(Mike McVay) The NFL returned this past week. Thursday night kicked off the season and the weekend had a full schedule of games. It was a huge “Couch Potato Moment” for me and many North Americans. No team gets a “Bye” week the first week of the season. Despite this month signaling that winter is on the way, I love September. College Football on Saturday and the NFL on Thursday, Sunday and Monday.
Professional football is always a great inspiration to me in how to direct a radio station’s programming, coach their talent or guide podcasters. It was some years ago that I first noticed the announcers on the network detailing the attention paid to each individual player by the coaches who are located in the booth above the playing field. Not all coaches are on the field. They have a better view from a sky box.
As recent as 20 years ago, photographers in the skyboxes took pictures of each play, faxed them to the position coaches in the boxes, and they sometimes faxed them to the sideline. Players picked-up a sideline phone and spoke to the coach. It was very 2000 technology. That technology upgraded quickly and today coaches see digital pictures on Smart Tablets and speak to the players through the same device. All while they look at the same images. This is real time coaching.
The coaches’ look at every detail of the play, they look at what the competition is doing to them, and what they are doing to the competition. They try to catch the players doing something right as well as catch them doing something wrong. They are teaching the players, in real time, by reviewing actions and they using examples as teaching tools.
Programmers coach and direct air personalities, or Managers review the performance of sales people, to specifically help them improve their performance. It shouldn’t be to point out the negatives or indicate to the subject where they have failed, but rather to show them how to improve while offering them encouragement to do better. Catching your personalities doing something right gives the talent gratification. This is because they’ve perfected that part of their craft. It also tells them what to do more of as we all want to satisfy our superiors by preforming at a high level. True committed professionals always want to improve their performance.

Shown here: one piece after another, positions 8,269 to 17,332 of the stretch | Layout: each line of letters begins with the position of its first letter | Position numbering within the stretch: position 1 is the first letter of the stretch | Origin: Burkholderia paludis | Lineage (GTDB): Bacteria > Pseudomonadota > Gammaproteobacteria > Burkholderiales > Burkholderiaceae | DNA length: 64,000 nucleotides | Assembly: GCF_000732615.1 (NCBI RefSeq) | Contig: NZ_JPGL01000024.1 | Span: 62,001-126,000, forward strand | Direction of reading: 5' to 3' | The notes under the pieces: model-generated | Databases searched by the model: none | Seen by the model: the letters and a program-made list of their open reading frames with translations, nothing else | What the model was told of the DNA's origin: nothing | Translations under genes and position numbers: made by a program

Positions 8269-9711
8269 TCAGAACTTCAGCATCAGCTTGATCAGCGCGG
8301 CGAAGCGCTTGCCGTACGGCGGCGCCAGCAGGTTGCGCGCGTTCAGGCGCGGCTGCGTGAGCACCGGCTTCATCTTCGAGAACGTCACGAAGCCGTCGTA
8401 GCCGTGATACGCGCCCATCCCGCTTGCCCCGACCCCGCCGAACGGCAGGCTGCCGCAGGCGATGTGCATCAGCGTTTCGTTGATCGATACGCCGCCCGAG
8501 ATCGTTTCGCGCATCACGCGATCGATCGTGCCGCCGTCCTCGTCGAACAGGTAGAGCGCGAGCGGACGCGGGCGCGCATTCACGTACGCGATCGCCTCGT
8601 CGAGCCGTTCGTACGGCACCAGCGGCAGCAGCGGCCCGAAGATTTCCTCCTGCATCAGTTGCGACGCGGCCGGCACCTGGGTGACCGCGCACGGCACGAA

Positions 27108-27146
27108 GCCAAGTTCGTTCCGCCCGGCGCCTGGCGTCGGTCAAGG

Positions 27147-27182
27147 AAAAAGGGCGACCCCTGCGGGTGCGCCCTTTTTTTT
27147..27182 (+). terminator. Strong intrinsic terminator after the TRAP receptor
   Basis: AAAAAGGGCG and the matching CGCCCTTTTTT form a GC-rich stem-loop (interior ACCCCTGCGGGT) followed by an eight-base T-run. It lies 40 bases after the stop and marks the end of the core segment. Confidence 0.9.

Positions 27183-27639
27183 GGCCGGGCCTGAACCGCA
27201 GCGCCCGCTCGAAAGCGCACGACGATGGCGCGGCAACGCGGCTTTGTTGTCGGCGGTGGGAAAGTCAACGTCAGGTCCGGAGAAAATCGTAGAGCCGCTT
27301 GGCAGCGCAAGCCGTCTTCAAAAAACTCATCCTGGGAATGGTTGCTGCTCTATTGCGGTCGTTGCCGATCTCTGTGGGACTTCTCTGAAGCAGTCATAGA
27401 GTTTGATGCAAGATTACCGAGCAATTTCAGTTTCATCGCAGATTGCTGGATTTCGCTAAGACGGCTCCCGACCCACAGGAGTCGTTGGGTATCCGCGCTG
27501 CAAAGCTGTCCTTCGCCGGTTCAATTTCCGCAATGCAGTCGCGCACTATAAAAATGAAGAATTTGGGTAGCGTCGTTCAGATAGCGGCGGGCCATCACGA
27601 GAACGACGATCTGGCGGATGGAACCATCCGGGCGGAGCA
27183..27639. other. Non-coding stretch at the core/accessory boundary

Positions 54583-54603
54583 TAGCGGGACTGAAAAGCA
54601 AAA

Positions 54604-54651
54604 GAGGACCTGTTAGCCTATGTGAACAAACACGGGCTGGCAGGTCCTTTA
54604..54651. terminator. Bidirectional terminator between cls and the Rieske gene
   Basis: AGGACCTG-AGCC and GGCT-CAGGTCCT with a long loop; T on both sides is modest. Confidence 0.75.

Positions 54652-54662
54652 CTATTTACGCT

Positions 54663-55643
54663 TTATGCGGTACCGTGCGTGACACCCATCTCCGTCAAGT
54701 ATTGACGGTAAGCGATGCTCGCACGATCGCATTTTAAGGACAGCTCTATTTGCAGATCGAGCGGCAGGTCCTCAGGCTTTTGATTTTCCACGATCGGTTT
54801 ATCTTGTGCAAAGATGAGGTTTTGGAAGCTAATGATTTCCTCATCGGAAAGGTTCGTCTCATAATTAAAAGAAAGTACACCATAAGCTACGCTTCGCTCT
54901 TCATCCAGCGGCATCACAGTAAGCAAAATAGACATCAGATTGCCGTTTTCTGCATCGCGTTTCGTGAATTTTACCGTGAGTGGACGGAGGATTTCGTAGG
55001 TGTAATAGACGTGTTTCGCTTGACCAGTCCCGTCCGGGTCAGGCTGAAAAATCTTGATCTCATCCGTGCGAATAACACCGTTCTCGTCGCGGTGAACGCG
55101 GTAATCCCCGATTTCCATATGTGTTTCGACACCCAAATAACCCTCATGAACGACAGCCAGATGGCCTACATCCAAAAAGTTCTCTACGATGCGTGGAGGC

Research conduct among air talent from two different sources show that on-air personalities want to be coached … and in many cases … are not being coached. Program Directors who are reluctant to coach their air talent could be because they’re too busy due to multitasking. They could be dealing with the influx of new media platforms, maybe they’re simply shy, or maybe they fear confrontation. I remember one major market PD that I worked with telling me that “by the time an air-talent gets to this level, they don’t need coaching.” Who doesn’t want to be continually improving. We’ve all heard the story that even Tiger Woods had a coach. Athletes at the highest level have coaches. On-air performers also need coaches.
The classic situations are those PDs who make statements like “our air-talent know how they need to sound. If they don’t know how to do a great show, then they don’t belong here.” That approach sounds like a great way to encourage an aspiring personality to make a mistake that costs them their job, or damages their career, and maybe even destroys their brand. It’s an irresponsible approach on the part of the program director. It encourages failure. It leads to the termination of the talent, and often, the PD.